Higham battled breast cancer for a dozen years and worked until the last two weeks of her life. With all four daughters living out of town, Ferbet says her mother’s close friends — her tribe — helped through her illness. That included Patti Garretson until Patti’s own health challenges became too great. Ferbet says she knew Patti passed away last January. “But I didn’t know Katie and I didn’t know anything about her story,” she says.
After Higham died in May 2019, friends and family wanted to make donations in her honor. Ferbet credits her sister Joanie Straub with the idea of establishing the scholarship and their other sisters — Ann Marie Mayuga and Mary Colleen Huycke — quickly agreed. They were familiar with the CFO because the foundation already held another family fund. The CFO made setting up the scholarship easy, Ferbet says. “We felt like this was a fitting tribute to a woman who had given so much to nursing — but nursing had also given a lot to her. It offered her the opportunity to work and to help support her family,” Ferbet says.
Tucked in a family scrapbook, a photo of legacy donor Pat Higham shows her cradling Katie Garretson’s husband as an infant. (Photo by Sony Hocklander)
Beth Hersh is director of scholarships for the CFO. “Through scholarship funds, donors have given the gift of education to outstanding and deserving students who will forever benefit. Scholarship funds are so important because they make such a tremendous impact in student’s lives and for so many students the dream of a college education a reality,” Hersh says.
Katie Garretson was the Pat Higham Nursing Scholarship’s second recipient. Although Ferbet helped read applications the first year, she didn’t have time to help with the 2021 round because her twins were graduating from high school. That’s what made the CFO’s selection even more serendipitous, she says.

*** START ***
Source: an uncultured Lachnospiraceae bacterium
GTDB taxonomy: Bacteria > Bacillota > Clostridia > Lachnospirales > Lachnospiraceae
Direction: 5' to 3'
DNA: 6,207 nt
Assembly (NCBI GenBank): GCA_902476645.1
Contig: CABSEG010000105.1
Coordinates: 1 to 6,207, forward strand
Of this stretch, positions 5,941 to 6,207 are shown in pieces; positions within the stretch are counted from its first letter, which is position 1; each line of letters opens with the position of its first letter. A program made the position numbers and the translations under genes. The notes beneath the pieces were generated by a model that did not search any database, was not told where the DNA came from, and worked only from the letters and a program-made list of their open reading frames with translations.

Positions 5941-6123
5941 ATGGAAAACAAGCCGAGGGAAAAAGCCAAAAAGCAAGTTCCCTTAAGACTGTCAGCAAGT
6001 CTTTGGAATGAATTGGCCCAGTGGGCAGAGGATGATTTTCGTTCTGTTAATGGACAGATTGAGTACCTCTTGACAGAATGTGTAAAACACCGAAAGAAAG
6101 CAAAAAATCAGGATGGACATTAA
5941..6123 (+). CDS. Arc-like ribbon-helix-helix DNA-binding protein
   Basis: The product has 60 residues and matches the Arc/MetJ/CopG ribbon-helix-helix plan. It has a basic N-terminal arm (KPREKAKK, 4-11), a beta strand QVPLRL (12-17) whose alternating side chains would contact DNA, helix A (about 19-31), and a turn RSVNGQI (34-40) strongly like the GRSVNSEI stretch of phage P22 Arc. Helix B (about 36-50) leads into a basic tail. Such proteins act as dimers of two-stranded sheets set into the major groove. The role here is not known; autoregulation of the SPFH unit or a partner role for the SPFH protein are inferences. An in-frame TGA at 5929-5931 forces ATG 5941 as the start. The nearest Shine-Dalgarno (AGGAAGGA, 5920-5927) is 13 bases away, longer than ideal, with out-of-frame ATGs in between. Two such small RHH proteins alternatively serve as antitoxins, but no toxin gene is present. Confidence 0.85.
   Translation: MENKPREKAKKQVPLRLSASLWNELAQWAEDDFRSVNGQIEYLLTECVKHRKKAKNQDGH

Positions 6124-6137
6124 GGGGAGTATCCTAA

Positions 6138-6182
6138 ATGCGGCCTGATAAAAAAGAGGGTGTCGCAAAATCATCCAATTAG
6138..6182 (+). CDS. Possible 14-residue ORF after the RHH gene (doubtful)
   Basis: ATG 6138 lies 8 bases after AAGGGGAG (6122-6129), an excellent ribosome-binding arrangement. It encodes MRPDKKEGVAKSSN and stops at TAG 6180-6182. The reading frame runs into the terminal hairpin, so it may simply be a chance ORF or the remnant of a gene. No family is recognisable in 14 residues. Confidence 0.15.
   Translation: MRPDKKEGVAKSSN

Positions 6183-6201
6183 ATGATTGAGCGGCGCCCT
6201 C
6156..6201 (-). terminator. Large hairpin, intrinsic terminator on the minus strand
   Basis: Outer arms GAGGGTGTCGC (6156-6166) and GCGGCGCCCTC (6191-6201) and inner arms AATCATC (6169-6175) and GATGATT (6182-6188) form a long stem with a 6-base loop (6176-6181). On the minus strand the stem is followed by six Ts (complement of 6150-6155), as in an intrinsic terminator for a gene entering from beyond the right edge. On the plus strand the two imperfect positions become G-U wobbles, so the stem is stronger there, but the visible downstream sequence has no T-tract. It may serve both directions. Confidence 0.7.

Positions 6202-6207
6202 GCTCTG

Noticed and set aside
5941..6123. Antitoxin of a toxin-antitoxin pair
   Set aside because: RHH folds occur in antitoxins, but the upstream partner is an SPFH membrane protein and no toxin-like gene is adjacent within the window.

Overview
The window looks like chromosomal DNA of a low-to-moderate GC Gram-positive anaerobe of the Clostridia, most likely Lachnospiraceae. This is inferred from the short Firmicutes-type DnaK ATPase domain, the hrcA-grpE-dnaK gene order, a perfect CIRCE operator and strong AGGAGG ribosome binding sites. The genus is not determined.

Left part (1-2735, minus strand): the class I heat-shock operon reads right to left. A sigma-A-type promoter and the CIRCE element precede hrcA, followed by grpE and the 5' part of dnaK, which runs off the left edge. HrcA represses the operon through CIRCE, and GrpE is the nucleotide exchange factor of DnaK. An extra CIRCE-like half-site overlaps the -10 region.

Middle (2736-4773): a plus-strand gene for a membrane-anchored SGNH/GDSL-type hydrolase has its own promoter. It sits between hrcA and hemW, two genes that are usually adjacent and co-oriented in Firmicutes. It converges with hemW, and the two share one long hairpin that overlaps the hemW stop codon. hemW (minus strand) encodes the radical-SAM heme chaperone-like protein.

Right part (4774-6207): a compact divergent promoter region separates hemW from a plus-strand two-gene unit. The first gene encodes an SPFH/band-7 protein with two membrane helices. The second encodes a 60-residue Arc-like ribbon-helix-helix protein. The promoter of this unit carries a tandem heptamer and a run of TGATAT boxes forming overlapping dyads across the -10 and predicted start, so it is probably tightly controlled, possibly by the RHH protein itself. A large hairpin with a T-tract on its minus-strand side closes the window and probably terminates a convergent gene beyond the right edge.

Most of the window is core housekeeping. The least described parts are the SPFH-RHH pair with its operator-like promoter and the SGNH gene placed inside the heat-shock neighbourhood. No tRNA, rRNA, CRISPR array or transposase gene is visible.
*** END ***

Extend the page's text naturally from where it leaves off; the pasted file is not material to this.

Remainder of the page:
Garretson grew up in Bolivar and laughs when she says she hasn’t gone far from home. She, Spencer and their 9-year-old daughter live near both her parents’ home, and his. And she works as a nurse intern at Citizens Memorial Hospital in Bolivar while attending school in Springfield. She was close to her mother-in-law, she says. Patti Garretson had retired from nursing in 2018 after 40 years. Because of scleroderma, she was the recipient of a double-lung transplant. She died last January, Katie says, from transplant-related complications of COVID-19.
Katie Garretson had a successful six-year career as an occupational therapy assistant, but like many during the pandemic, she was out of work for a while. Nursing became more attractive. “I think I’m capable of helping people in a different realm, and more in that nursing role,” she says. But it’s a financial burden for non-traditional adult students, Katie says, when you have a mortgage and other family expenses. That’s why she was so grateful to receive the scholarship. Once she realized the connection between her family and the Highams, it held even more meaning. “I just feel so fortunate and blessed to have been able to receive this — even if there wasn’t this connection. But to also have that — it felt like God helped make this possible; and that Pat and Patti were in on it.”
To know her mother is still helping student nurses — especially Katie, who is a working mom like her mother was — is so meaningful, Ferbet says: “I just think how everything came full circle was really, really special.”